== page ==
– intermission –
As the spacecraft drifts back to Earth, Mitchell is mesmerized by the image of the Earth rotating past the spacecraft windows. He has a moment of feeling connected to the entire cosmos. After splashdown and a Welcome Home parade, Shepard expresses his satisfaction at accomplishing the mission, Roosa recounts a story about traveling to Tibet but insists that "Space changes no one," and Mitchell contemplates his new view of the universe. The astronauts recede in our memory as the Apollo program is dismantled.
About half of the opera has been presented to the public in one form or another. Eight excerpts have been presented in the course of 12 performances. These performances have employed all-out operatic, musical theater, and early music vocal approaches, and I have found all these different approaches very satisfying. The work has been heard with full orchestra and in chamber reductions.
New York City Opera
9 May 2002 brought a presentation of excerpts from Apollo 14, A Space Opera by the New York City Opera in their Showcasing American Composers series, Vox 2002. The selected excerpts included On The Moon, Climb, and The Altruistic Astronaut aria. The work was presented by the New York City Opera orchestra and singers from the New York City Opera. This work was funded in part by the Copying Assistance Program of the American Music Center.
Space Spirit 1 ––Elizabeth Wiley
Space Spirit 2 –– Theresa Santiago
Alan Shepard –– David Adams
Edgar Mitchell –– Marcus DeLoach
Houston –– Jason Grant
Conductor –– Gerald Steichen
musical preparation –– Marijo Newman
Goat Hall Productions, San Francisco
July 2002 featured performances of an Apollo 14 scene by Goat Hall Productions in San Francisco in Fresh Voices III, a festival of new works of opera and music theater. The program was presented on July 19, 20 and 21.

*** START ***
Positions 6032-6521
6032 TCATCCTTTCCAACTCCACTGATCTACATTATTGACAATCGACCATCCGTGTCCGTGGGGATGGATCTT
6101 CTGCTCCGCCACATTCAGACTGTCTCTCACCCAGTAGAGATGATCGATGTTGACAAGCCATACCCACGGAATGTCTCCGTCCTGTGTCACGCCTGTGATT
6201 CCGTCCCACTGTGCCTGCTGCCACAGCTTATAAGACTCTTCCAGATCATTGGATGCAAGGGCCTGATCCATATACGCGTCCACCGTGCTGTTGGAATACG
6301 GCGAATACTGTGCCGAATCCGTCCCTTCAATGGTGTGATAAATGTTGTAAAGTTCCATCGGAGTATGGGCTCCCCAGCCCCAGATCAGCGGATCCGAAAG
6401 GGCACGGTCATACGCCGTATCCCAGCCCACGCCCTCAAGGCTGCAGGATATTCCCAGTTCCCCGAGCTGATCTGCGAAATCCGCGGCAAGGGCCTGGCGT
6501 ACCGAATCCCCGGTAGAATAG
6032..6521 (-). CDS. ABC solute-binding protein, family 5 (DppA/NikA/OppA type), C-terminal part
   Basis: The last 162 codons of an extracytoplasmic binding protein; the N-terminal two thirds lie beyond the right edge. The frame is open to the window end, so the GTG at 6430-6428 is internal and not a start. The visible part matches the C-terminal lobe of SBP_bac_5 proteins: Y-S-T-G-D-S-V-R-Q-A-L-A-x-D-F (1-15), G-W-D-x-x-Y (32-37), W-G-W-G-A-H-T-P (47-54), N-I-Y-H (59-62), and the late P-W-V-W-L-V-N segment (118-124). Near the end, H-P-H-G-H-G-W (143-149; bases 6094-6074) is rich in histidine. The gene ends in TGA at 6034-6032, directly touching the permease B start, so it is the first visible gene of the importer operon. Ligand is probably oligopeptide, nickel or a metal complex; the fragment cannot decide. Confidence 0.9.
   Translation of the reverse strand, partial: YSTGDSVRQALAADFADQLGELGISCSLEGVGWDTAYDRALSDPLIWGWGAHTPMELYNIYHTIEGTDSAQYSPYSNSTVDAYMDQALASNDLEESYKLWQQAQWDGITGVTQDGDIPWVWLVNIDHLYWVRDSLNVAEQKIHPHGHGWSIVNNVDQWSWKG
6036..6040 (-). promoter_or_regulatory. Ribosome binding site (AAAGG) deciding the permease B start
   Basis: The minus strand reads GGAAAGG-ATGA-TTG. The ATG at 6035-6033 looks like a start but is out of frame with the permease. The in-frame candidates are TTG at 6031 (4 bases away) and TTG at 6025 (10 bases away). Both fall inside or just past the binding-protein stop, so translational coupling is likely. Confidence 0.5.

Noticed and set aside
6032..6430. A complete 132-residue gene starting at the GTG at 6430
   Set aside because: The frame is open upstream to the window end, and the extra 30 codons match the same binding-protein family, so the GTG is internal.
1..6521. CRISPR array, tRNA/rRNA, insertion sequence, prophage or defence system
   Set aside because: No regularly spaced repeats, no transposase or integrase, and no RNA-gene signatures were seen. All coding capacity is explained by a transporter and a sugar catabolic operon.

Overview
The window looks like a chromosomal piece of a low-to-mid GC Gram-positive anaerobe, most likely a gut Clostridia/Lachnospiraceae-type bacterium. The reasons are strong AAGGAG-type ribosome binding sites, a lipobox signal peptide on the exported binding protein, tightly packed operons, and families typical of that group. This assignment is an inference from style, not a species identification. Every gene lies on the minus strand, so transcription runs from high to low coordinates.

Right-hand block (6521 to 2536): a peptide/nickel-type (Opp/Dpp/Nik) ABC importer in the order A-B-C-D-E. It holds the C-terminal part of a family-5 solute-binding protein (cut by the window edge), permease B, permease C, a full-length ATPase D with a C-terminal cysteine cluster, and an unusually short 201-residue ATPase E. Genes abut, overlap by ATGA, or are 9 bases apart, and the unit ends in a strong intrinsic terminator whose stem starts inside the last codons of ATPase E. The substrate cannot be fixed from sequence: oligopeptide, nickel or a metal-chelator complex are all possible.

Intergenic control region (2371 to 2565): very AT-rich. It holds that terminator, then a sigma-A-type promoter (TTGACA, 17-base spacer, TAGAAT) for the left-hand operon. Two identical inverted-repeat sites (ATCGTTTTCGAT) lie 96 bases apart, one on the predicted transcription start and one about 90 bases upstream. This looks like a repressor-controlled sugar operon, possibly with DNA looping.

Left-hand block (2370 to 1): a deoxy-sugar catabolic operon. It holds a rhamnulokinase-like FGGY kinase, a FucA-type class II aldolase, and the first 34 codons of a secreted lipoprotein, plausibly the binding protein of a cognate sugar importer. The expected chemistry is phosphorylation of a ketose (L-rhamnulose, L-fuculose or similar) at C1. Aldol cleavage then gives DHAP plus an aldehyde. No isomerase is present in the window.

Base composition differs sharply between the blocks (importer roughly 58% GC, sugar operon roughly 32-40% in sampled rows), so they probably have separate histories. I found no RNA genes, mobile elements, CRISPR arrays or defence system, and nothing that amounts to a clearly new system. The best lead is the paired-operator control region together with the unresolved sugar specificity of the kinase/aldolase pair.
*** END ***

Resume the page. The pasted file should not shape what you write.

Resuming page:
Space Spirit 1 –– Jennifer Ashworth
Space Spirit 2 –– Doris Williams
Alan Shepard –– Percy Martinez
Edgar Mitchell –– Percy Martinez
Directed for the stage by Miriam Lewis
Conductor –– Mark Alberger
The Toccata di Luna (the landing on the moon) scene of Apollo 14, A Space Opera was done in the Fresh Voices II festival presentation in San Francisco by Goat Hall Productions in August 2001.
Alan Shepard –– David Saslav
Edgar Mitchell ––Douglas E. Mandell
Houston –– Scott R. King
Space Spirit 2 –– Miriam Lewis
Directed for the stage by Miriam Lewis
Conductor –– Mark Alberger
Bliss was incorporated in a work for dance presented by Skyline Dance Productions, May 4, 2001. Skyline College Theater, San Bruno, CA.
Go Chorus (chorus and orchestra) -- 6 May 2000, Skyline College Choir, conducted by Dr. Patricia Hennings, Skyline College Theater, San Bruno. The exciting conclusion to the countdown sequence at the beginning of Apollo 14, A Space Opera. The piece concluded a wonderful concert that sampled one millennium of choral music highlights, from Gregorian chant through great composers such as Josquin, Bach, Mozart, and Brahms.
American Composers Forum
Splashdown/Accomplishment: Music from Apollo 14, A Space Opera
featuring tenor Mark Adams, accompanied by piano and percussion.
6 May, 8 p.m., American Composers Forum Salon, Trinity Chapel, 2320 Dana Street, Berkeley. This is selected from music near the end of the opera. Astronaut Alan Shepard has successfully walked (and golfed) on the moon and reflects on the experience. A contemplative aria is framed by brief snatches of the Splashdown March, a miniature emblem of a parade. ACF salons are informal concerts that feature moderated discussions with the composers, performers and the audience.
Rebound (flute, clarinet, violin, cello, piano)
Performed by the new music group Earplay.2 May 2000, 8 p.m., San Francisco State University, Knuth Hall; 9 May 2000, San Francisco School of the Arts. Rebound is a light five-minute instrumental romp that uses musical materials from Apollo 14.
[last update Jan 2004]